For more details, we've provided a summary of the key changes and Frequently Asked Questions. At a glance, here's what this update means for you:
Improved readability: While our Terms remain a legal document, we've done our best to make them easier to understand, including by adding links to useful information and providing definitions.
Better communication: We've clearly explained when we'll make changes to our services (like adding or removing a feature) and when we'll restrict or end a user's access. And we'll do more to notify you when a change negatively impacts your experience on our services.
Adding Google Chrome, Google Chrome OS and Google Drive to the Terms: Our improved Terms now cover Google Chrome, Google Chrome OS, and Google Drive, which also have service-specific terms and policies to help you understand what's unique to those services.
No changes to our Privacy Policy: We're not making any changes to the Google Privacy Policy and we haven't made any changes to the way we treat your information. As a reminder, you can always visit your Google Account to review your privacy settings and manage how your data is used.
If you're the guardian of a child under the age required to manage their own Google Account and you use Family Link to manage their use of Google services, please take some time to discuss these changes with them.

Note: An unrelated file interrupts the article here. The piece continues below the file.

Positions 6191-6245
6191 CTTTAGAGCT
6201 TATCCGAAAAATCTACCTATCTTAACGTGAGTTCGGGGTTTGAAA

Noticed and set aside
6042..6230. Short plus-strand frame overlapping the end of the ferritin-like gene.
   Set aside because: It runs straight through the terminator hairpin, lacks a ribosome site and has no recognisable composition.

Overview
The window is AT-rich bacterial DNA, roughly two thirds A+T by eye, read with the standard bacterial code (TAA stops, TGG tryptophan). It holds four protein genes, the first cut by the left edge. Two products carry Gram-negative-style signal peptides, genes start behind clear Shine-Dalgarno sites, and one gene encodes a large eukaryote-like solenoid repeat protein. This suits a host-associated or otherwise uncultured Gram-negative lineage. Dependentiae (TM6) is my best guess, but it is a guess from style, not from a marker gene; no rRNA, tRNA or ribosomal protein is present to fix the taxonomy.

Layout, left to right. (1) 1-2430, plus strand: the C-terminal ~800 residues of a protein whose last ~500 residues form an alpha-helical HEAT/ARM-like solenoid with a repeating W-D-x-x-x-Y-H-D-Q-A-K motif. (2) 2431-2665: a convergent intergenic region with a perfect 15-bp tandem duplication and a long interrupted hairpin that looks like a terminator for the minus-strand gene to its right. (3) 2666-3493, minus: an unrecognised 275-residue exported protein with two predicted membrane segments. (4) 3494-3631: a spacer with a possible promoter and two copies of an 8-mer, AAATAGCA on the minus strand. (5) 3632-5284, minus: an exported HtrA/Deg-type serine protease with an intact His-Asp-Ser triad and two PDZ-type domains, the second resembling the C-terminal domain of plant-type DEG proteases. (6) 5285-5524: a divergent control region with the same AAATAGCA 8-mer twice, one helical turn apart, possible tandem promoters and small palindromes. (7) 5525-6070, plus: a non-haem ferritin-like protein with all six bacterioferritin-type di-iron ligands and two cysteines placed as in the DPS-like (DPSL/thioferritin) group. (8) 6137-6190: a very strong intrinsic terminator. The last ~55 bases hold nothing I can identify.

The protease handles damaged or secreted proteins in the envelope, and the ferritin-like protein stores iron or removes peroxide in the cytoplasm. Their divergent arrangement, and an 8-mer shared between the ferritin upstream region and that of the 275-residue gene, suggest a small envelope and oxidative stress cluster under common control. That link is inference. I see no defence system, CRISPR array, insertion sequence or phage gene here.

And of course, if you don't agree to our new Terms and what we can expect from each other as you use our services, you can find more information about your options in our Frequently Asked Questions.
Thank you for using Google's services.
Your Google team

Saturday, December 29, 2018

Poppy Stamps Challenge # 51 Entry

We haven't posted in years, but I recently started cardmaking and really wanted to enter one of my first Christmas cards into the Poppy Stamps Challenge. So, here it is! This one went to MooCow, as my best effort this year.

Saturday, May 12, 2018

Improvements to our Privacy Policy and Privacy Controls

Updating Our Privacy Policy
This month, we're updating our Privacy Policy to make it easier for you to understand what information we collect and why we collect it. We've also taken steps to improve our Privacy Checkup and other controls we provide to safeguard your data and protect your privacy.